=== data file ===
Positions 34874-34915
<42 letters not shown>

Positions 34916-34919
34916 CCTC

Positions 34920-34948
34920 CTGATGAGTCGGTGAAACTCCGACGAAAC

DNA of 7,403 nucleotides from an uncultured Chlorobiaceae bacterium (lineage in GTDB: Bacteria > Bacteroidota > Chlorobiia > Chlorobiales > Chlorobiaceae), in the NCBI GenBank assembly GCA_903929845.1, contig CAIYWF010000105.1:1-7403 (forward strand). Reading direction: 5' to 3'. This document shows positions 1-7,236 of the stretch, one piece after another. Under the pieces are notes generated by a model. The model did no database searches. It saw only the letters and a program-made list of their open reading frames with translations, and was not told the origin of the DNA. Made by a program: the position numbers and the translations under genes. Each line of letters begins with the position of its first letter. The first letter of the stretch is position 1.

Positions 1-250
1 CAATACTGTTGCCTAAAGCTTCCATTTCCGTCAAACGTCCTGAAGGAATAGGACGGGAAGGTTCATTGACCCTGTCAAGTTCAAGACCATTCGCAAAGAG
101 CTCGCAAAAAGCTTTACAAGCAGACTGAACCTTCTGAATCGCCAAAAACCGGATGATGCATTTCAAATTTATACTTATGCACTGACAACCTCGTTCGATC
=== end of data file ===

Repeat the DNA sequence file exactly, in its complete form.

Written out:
Positions 34874-34915
<42 letters not shown>

Positions 34916-34919
34916 CCTC

Positions 34920-34948
34920 CTGATGAGTCGGTGAAACTCCGACGAAAC

DNA of 7,403 nucleotides from an uncultured Chlorobiaceae bacterium (lineage in GTDB: Bacteria > Bacteroidota > Chlorobiia > Chlorobiales > Chlorobiaceae), in the NCBI GenBank assembly GCA_903929845.1, contig CAIYWF010000105.1:1-7403 (forward strand). Reading direction: 5' to 3'. This document shows positions 1-7,236 of the stretch, one piece after another. Under the pieces are notes generated by a model. The model did no database searches. It saw only the letters and a program-made list of their open reading frames with translations, and was not told the origin of the DNA. Made by a program: the position numbers and the translations under genes. Each line of letters begins with the position of its first letter. The first letter of the stretch is position 1.

Positions 1-250
1 CAATACTGTTGCCTAAAGCTTCCATTTCCGTCAAACGTCCTGAAGGAATAGGACGGGAAGGTTCATTGACCCTGTCAAGTTCAAGACCATTCGCAAAGAG
101 CTCGCAAAAAGCTTTACAAGCAGACTGAACCTTCTGAATCGCCAAAAACCGGATGATGCATTTCAAATTTATACTTATGCACTGACAACCTCGTTCGATC